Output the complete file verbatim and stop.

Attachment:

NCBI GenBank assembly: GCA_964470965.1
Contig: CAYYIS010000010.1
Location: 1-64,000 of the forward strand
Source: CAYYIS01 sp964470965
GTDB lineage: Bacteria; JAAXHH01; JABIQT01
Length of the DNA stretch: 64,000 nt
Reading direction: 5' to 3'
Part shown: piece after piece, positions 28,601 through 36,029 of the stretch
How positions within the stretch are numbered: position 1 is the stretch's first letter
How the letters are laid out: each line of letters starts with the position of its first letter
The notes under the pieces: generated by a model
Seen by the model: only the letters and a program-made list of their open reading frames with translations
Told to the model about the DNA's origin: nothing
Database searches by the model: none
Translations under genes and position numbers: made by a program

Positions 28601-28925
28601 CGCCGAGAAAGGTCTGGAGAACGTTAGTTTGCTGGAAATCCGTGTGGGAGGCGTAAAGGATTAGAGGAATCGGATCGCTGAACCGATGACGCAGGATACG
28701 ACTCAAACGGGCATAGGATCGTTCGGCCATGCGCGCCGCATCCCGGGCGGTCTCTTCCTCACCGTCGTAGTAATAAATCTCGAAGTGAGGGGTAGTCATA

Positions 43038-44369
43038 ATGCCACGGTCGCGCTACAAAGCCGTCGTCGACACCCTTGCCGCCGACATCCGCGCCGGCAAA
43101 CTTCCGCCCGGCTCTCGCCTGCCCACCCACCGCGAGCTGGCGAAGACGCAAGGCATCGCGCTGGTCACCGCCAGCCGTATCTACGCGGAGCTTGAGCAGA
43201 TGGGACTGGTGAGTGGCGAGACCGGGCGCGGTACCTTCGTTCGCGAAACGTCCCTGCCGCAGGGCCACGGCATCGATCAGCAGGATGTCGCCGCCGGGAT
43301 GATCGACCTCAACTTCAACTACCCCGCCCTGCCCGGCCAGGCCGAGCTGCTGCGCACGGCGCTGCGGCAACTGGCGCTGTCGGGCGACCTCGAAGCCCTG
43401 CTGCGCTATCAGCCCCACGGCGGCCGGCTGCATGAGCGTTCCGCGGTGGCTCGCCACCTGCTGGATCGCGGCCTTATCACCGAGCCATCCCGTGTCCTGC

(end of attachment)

NCBI GenBank assembly: GCA_964470965.1
Contig: CAYYIS010000010.1
Location: 1-64,000 of the forward strand
Source: CAYYIS01 sp964470965
GTDB lineage: Bacteria; JAAXHH01; JABIQT01
Length of the DNA stretch: 64,000 nt
Reading direction: 5' to 3'
Part shown: piece after piece, positions 28,601 through 36,029 of the stretch
How positions within the stretch are numbered: position 1 is the stretch's first letter
How the letters are laid out: each line of letters starts with the position of its first letter
The notes under the pieces: generated by a model
Seen by the model: only the letters and a program-made list of their open reading frames with translations
Told to the model about the DNA's origin: nothing
Database searches by the model: none
Translations under genes and position numbers: made by a program

Positions 28601-28925
28601 CGCCGAGAAAGGTCTGGAGAACGTTAGTTTGCTGGAAATCCGTGTGGGAGGCGTAAAGGATTAGAGGAATCGGATCGCTGAACCGATGACGCAGGATACG
28701 ACTCAAACGGGCATAGGATCGTTCGGCCATGCGCGCCGCATCCCGGGCGGTCTCTTCCTCACCGTCGTAGTAATAAATCTCGAAGTGAGGGGTAGTCATA

Positions 43038-44369
43038 ATGCCACGGTCGCGCTACAAAGCCGTCGTCGACACCCTTGCCGCCGACATCCGCGCCGGCAAA
43101 CTTCCGCCCGGCTCTCGCCTGCCCACCCACCGCGAGCTGGCGAAGACGCAAGGCATCGCGCTGGTCACCGCCAGCCGTATCTACGCGGAGCTTGAGCAGA
43201 TGGGACTGGTGAGTGGCGAGACCGGGCGCGGTACCTTCGTTCGCGAAACGTCCCTGCCGCAGGGCCACGGCATCGATCAGCAGGATGTCGCCGCCGGGAT
43301 GATCGACCTCAACTTCAACTACCCCGCCCTGCCCGGCCAGGCCGAGCTGCTGCGCACGGCGCTGCGGCAACTGGCGCTGTCGGGCGACCTCGAAGCCCTG
43401 CTGCGCTATCAGCCCCACGGCGGCCGGCTGCATGAGCGTTCCGCGGTGGCTCGCCACCTGCTGGATCGCGGCCTTATCACCGAGCCATCCCGTGTCCTGC